Throwing themselves into volunteer work, they spent two days per week for five years at the Rio Bravo Children’s Home outside Reynosa. When travel safety to Mexico became an issue, eventually they found their park’s own backyard housed Martinez Elementary.

They became reading tutors at Martinez Elementary. Working with the students, John teaches music and they both teach English as a second language to adults. Through an award and donation they’ve been able to supply the school with keyboards and guitars, and the children are thriving.

When he finds a free moment John and a friend, referred to as migrant workers, pick the residents fruit who give permission, giving for free over 200 bushel baskets to the people going into the Texas Department of Human Services.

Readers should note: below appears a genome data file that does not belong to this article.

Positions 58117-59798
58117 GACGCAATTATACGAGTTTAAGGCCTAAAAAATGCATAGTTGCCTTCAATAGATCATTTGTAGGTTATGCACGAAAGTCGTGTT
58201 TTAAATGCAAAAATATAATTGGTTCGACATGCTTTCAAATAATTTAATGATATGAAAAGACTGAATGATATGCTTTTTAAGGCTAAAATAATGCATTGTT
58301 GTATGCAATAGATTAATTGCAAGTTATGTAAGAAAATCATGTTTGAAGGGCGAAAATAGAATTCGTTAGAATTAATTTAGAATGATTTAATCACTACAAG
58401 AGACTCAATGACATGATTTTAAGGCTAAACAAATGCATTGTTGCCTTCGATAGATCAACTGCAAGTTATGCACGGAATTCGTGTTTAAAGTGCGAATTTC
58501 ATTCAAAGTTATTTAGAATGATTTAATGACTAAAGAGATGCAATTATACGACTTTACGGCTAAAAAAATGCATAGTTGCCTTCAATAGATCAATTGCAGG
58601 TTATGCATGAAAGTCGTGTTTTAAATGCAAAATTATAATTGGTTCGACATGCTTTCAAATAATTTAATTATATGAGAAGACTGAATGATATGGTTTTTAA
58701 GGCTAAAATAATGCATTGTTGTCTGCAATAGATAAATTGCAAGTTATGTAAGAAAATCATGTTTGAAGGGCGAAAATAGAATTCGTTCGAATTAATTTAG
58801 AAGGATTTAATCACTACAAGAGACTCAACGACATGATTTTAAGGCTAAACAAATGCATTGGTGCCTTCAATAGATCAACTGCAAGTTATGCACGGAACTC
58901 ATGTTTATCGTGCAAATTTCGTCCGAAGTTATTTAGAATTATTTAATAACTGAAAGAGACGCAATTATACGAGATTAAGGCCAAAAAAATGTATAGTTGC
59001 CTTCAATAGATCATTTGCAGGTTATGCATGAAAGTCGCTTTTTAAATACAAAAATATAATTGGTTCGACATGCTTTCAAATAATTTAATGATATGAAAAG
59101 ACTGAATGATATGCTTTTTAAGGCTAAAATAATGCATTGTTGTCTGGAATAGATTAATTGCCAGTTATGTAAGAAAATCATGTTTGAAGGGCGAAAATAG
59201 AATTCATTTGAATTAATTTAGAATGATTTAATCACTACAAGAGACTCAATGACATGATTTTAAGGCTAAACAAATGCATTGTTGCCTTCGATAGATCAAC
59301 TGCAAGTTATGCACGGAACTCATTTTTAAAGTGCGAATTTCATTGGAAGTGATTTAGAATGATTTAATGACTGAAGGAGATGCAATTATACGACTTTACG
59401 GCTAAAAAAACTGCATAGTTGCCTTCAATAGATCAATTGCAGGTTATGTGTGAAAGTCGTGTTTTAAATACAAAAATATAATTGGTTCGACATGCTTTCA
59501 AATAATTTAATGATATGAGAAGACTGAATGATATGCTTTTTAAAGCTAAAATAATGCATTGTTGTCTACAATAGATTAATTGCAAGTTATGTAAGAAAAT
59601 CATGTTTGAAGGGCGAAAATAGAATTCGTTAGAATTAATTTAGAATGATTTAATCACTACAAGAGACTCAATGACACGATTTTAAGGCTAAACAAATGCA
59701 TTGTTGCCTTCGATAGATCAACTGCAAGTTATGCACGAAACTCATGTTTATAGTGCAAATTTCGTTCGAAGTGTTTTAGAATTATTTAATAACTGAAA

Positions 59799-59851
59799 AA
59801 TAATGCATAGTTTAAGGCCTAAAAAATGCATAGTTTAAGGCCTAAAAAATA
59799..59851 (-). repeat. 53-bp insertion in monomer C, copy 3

Marilyn pairs up with a pal to volunteer at the Texas Oncology Cancer Center.

“Retirement means you do what you like to do,” said John. “To others it might seem like work, but is isn’t. It’s enjoyable stuff.”

A jokester for the weekly entertainment events, it’s John splurge to be extroverted.

“All he has to do is walk up there and people start laughing,” said Marilyn. “It’s simple fun. That’s what goes on down here. Silly stuff you would never think of back home. There, everybody is busy and working. We just have a lot of fun down here.”

If you have an idea for a story, please email Roda Grubb at mrgrubb@rgv.rr.com.